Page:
Drones had received a bad press lately largely due to mis-use around airports however their usage in a land management capacity cannot be understated. Being able to survey large sections of land without disturbing the natural environment is invaluable, as is being able to access areas such as rooves without using ladders or cherry-pickers.
Topographic surveys (also known as maps!), are a fundamental part of all land management projects. Land managers and conservationists work in often remote wilderness areas and the tools required to perform their job (tripods, GPS equipment, laser levels) are bulky and can make traversing certain types of terrain difficult and in some cases almost impossible. Drone surveying means the process is far less time consuming and previously inaccessible areas are able to be surveyed very quickly. Surveying of Large woodlands and lakes, which previously would have had to have been undertaken in teams taking sometimes weeks can now be completed in a matter of days. We have previously blogged about Chalara (or Ash Die-Back) in our woodlands, we are now able to survey woodland aerially which means the identification process is much more swift and the land owner is able to take action much sooner than may otherwise have been the case.
Typical uses of a drone include:
- Roof or structure survey, making inspection quicker, easier and safer
- Tree inspection, looking at damage and signs of decay without needing to climb
- Woodland survey – large areas quickly
- 3D mapping of construction sites
- Mapping new infrastructure eg ponds, woodland
- Deer survey – using infra-red cameras
- Property photography for brochures
- Wildlife survey and counts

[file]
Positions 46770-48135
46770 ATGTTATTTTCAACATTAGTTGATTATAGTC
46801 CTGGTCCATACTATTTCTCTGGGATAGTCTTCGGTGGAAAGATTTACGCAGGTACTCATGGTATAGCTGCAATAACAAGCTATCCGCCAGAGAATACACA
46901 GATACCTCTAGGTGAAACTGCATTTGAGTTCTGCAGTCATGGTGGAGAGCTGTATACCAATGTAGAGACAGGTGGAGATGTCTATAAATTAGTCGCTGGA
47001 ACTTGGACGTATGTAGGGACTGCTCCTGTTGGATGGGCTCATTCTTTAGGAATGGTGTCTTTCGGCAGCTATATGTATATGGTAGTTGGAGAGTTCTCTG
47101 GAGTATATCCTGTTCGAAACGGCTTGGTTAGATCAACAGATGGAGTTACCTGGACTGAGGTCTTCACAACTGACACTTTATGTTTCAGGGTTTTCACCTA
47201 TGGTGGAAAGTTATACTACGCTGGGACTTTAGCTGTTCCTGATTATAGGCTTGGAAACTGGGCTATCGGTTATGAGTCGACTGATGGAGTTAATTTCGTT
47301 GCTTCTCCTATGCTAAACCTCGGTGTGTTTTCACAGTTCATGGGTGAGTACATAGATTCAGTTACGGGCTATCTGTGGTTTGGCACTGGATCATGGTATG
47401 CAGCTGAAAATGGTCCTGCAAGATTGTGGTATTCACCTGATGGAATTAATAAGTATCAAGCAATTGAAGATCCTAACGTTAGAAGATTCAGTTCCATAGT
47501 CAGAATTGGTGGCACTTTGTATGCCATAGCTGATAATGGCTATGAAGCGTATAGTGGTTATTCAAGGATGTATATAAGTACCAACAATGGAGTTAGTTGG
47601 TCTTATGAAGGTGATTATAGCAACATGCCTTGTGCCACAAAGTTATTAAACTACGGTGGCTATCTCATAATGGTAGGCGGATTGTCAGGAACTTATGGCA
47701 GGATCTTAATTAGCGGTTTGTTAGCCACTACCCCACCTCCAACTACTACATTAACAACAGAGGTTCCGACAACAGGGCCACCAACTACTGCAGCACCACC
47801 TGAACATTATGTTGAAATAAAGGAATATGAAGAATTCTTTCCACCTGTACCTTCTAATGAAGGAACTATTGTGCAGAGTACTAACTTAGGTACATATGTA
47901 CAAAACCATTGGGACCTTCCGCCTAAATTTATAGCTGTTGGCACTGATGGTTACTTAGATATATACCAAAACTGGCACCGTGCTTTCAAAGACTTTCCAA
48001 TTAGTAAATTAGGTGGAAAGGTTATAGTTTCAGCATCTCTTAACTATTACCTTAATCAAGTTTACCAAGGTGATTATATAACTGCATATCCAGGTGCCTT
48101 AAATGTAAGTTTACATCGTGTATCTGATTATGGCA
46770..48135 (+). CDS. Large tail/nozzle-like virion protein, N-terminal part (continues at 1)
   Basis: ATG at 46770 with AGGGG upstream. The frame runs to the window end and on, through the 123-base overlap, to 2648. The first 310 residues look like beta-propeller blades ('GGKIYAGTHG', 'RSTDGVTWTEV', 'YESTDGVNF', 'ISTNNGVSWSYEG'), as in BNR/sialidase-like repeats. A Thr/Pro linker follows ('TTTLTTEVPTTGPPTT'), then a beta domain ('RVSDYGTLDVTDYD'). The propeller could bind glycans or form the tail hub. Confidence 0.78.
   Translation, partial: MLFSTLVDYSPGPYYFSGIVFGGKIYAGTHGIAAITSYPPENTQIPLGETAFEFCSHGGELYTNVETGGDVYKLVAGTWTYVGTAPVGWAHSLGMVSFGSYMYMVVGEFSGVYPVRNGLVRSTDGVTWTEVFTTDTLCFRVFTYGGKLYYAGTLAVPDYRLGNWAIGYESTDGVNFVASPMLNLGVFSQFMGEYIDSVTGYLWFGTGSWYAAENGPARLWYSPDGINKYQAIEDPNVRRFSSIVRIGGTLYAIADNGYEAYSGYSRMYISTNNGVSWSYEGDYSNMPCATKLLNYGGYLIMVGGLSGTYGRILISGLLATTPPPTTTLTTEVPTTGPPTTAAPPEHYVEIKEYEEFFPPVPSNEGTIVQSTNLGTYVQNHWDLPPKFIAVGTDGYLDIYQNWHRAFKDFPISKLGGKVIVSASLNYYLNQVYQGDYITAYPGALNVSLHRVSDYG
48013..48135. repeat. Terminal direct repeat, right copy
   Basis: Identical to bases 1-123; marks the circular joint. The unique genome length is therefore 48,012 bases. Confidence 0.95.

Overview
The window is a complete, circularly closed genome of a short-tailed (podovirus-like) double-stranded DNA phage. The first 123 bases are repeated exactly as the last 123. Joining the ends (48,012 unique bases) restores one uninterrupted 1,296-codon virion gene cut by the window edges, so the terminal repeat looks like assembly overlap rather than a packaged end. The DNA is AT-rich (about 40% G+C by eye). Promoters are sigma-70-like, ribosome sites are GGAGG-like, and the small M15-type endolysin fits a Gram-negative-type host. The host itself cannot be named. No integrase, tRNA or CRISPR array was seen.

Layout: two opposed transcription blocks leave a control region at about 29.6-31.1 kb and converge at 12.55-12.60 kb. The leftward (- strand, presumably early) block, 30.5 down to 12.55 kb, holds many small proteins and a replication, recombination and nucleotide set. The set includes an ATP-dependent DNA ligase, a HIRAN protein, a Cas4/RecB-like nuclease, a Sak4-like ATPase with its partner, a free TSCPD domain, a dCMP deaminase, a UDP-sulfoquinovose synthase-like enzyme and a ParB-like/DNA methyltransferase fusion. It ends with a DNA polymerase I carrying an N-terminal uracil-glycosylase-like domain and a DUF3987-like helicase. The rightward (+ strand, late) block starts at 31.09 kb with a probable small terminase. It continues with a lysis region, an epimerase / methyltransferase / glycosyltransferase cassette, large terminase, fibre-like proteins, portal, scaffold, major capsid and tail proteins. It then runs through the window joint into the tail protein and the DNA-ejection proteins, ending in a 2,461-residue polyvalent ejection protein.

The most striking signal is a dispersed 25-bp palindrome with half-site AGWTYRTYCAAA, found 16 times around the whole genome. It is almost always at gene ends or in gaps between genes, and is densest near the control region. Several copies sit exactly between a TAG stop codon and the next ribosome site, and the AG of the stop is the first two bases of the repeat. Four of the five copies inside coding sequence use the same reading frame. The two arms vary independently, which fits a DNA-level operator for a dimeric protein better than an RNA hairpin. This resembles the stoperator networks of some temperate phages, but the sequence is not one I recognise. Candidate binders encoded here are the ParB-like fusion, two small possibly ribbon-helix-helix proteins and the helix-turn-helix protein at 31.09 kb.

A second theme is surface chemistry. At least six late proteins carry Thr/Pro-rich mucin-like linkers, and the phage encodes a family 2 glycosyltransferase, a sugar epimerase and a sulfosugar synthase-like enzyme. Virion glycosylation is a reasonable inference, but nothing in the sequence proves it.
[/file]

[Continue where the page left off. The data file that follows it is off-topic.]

James achieved his has PfCO (Permission for Commercial Operations) from the Civil Aviation Authority in October 2019 having passed all the relevant checks and tests. But flying a drone isn’t as simple as purely receiving your CAA permission.
There is much talk about drone licences and licenced drones. Neither actually exist. Drones (alternatively called UAV’s or Unmanned Ariel Vehicles) are not themselves registered. The operator and the pilot of the drone must be registered with the CAA and have been trained with PfCO if flying commercially.
When undertaking a drone operations the following must be observed in order to be legally compliant with CAA regulations:
- Obtain a weather forecast for the time in which you are planning to fly, to ensure the weather is suitable for flying a drone. Adverse weather conditions will not only impede your survey in extreme cases could damage the drone itself or property in the vicinity of the flight
- Obtain land owners permission
- Check type of airspace to Ensure you are not in or flying in or near an area of restricted airspace i.e. airfield, air traffic zone etc
- You have the relevant public liability insurance
- Keep 50m away from any property where you do not have permission to fly and 150m from built up areas.
- Obtain permission to fly from Air Traffic Control if near an airfield.
In an era when knowledge and data are key to providing a great service, the drone flight offering from James Gillies Consultancy sets us apart from other land managers and ensure we are at the forefront of land management and innovation.